1. Identify suspected cases of concussions

The highest medical authority (M.D., D.O.,  athletic trainer, or person with EMT or Red Cross certification) at a practice or game should make the call in terms of signs observed by parents, guardians, or sports staff and symptoms reported by player. The highest authority must be aware of danger signs that would result in an immediate trip to the emergency room and in questions to ask and exertional maneuvers to perform to identify a potential concussion. Identification of potential concussions is a rapidly evolving area with a number of new tools that have recently hit the market or that will soon be available, such as helmet impact indicators, smart phone/tablet apps for sideline testing of memory and fine motor coordination to compare to baseline results, tablet eye-tracking devices, telemedicine with doctors via smart phones, etc.

  1. Actions to take if a concussion is suspected

Remove the athlete from play, make sure the athlete is evaluated by an M.D. or D.O., inform parents through the CDC fact sheet, and keep the athlete out of play until written return-to-play medical clearance is received from a qualified medical provider. Some state concussion laws allow return-to-play medical clearance by a “health care provider” which may also encompass professionals such as physicians’ assistants and nurse practitioners.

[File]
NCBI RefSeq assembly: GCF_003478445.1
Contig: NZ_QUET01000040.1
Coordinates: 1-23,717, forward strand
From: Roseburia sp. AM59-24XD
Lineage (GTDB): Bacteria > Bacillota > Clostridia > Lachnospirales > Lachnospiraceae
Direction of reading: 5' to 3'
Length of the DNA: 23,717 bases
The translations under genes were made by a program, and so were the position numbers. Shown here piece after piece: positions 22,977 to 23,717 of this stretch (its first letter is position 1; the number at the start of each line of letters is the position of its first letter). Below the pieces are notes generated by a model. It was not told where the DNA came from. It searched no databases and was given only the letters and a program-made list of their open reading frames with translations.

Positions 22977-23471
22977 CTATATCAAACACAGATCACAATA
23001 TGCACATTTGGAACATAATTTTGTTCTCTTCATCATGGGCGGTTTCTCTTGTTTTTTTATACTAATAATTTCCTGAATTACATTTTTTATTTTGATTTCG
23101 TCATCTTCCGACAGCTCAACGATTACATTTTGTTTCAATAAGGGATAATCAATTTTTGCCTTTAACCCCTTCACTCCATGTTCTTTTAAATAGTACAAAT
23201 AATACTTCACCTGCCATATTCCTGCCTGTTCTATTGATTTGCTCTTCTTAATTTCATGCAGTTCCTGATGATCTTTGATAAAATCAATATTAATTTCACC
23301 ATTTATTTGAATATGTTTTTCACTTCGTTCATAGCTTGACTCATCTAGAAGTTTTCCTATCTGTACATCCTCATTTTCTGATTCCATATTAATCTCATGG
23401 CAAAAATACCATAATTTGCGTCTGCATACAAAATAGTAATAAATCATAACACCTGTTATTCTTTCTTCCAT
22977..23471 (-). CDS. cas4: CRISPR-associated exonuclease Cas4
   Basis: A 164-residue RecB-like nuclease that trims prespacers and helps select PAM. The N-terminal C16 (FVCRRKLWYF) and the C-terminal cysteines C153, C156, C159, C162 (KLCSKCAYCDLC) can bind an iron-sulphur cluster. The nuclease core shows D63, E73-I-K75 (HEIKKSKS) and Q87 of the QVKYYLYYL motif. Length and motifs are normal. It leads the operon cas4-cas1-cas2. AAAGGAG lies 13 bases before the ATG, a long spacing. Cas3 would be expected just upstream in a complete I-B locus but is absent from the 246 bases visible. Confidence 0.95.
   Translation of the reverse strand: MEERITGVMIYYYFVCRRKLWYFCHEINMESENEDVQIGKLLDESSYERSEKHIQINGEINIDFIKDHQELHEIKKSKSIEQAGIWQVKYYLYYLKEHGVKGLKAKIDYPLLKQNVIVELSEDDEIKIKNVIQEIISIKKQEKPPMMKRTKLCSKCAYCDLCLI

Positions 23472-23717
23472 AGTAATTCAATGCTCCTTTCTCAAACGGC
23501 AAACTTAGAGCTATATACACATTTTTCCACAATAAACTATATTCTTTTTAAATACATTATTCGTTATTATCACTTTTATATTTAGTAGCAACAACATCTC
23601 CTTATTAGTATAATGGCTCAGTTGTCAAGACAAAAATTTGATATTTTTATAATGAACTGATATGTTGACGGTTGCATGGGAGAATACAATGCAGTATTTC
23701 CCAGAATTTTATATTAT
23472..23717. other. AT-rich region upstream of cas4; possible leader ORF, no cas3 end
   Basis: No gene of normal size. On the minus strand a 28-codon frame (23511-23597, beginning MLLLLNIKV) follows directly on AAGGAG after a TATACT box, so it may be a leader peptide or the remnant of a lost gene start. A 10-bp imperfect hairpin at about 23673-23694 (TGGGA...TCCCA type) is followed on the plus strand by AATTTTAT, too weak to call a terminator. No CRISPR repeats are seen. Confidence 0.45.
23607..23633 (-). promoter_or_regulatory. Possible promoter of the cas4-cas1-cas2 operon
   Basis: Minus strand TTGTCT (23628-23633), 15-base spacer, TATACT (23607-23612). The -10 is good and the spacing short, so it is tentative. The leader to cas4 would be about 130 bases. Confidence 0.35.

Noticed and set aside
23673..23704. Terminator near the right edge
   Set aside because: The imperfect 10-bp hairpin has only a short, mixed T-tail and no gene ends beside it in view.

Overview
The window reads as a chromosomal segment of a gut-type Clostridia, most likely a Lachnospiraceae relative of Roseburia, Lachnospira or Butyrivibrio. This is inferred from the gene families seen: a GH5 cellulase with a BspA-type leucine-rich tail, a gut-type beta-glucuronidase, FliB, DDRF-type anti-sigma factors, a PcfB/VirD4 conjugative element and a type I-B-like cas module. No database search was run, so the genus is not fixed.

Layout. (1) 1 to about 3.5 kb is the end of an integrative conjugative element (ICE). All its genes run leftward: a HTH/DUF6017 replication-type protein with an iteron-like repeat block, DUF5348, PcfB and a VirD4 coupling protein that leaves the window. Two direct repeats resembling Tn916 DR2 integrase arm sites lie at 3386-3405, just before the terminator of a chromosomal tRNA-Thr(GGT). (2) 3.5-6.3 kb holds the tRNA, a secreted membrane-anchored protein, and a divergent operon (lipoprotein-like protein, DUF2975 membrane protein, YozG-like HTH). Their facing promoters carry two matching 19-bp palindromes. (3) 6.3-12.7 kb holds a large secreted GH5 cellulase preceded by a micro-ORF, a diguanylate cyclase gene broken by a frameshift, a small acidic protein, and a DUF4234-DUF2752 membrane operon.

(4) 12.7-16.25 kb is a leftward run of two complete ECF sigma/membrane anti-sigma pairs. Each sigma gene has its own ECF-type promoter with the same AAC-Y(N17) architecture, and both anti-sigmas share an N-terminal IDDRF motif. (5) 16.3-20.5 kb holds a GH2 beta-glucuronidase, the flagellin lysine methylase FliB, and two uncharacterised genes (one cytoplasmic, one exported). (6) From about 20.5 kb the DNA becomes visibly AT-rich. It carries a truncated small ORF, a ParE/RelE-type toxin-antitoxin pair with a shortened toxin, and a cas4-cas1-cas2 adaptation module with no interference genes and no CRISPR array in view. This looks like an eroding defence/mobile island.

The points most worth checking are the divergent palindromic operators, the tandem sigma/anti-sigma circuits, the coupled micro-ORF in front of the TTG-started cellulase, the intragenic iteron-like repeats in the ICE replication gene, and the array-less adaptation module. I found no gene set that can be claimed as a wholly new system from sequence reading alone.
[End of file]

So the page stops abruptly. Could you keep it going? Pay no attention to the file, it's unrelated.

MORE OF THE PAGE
1. Reduce full contact during practices

The Datalys Study by Kerr indicates that limiting contact at practice may reduce concussions in youth tackle football. Governing and sanctioning bodies have started to adopt contact limitation guidelines.

  1. Proper fitting and care of helmets

This has always been and continues to be of critical importance in protecting youth football players from head and neck injuries. A number of online guides and videos are available from helmet manufacturers to assist coaches and equipment managers in this area. A list of these sources can be found on the risk management section of our website.

  1. Compliance with state concussion laws and governing body and sanctioning body requirements or recommendations

Any risk management program should comply with the standards as prescribed by state concussion legislation (this only applies to schools in some states) and governing body (USAFB) and sanctioning body (AYF, Pop Warner) requirements and recommendations.